Norway watchdog sets tougher mortgage rules

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House buyers set to feel the effects of tighter legislation of mortgage loans. Real Estate sign photo: Shutterstock
11:53 CEST+02:00
Borrowers looking to buy property will find securing a mortage loan more difficult as Norway's banks come under tighter regulation from the country's financial regulator.

Banks will be forced to tighten requirements on their models used to calculate risks on mortage loans. The tightening of the models will increase risk weights for mortgages to 20 percent to 25 percent, from about 10 percent to 15 percent, the Financial Supervisory Authority said today.

“Mortgage risk weights have fallen in recent years while higher house prices and higher household indebtedness have increased the risk present in the mortgage market,” the Oslo-based FSA said in a statement.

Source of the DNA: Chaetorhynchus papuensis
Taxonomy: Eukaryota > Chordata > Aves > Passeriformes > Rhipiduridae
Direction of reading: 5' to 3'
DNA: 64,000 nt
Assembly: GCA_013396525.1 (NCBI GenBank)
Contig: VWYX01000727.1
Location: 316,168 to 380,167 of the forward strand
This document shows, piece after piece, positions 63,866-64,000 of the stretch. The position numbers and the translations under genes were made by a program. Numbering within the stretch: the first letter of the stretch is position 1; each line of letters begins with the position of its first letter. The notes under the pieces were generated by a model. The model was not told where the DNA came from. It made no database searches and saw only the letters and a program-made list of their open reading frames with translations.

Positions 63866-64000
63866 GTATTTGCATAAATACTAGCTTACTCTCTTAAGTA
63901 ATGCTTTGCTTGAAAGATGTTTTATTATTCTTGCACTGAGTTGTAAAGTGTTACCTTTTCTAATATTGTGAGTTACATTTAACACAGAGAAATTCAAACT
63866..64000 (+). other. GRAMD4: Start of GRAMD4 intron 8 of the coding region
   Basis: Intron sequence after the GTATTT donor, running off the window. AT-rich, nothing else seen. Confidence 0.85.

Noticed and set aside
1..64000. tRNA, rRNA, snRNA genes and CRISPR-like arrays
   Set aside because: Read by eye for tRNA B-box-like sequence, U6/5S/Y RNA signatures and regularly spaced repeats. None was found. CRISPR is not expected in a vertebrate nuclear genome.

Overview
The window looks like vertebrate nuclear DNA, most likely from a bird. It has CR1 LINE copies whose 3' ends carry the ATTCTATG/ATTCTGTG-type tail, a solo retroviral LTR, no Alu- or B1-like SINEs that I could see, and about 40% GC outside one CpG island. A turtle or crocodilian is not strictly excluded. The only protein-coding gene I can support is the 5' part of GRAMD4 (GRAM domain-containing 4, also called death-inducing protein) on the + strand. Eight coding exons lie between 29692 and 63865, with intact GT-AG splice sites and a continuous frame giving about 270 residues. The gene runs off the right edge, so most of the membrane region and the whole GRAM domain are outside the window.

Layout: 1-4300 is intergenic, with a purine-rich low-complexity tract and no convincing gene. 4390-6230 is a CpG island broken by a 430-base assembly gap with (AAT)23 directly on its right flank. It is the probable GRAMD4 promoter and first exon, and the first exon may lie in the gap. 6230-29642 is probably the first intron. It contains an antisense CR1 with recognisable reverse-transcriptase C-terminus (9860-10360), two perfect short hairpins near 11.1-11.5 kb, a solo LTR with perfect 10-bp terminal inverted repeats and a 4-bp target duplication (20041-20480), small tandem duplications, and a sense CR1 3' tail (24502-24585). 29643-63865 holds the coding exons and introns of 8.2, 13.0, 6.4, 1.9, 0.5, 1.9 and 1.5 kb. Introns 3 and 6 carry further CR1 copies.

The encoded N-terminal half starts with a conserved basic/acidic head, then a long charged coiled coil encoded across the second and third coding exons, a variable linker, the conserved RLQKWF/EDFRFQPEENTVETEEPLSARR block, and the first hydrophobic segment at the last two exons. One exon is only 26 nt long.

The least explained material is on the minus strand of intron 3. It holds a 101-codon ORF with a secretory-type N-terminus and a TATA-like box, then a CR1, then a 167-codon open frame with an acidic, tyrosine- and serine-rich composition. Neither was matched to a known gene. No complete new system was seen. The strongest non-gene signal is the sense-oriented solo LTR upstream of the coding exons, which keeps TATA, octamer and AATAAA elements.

Norway’s housing market has been inflated by a period of record-low interest rates that has resulted in Norwegians borrowing more than ever and being laden with more debt than ever before. Households owe about twice their disposable incomes, a level the central bank and the regulator have warned is unsustainable.

The effect of today’s proposal “is greatest for banks that have previously estimated the lowest default probabilities or had the highest concentration of the best risk classes,” the regulator said. The effect of tightening will depend on the loan-to-value ratio, it said.

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Banks will be required to adapt their models by the end of this year.

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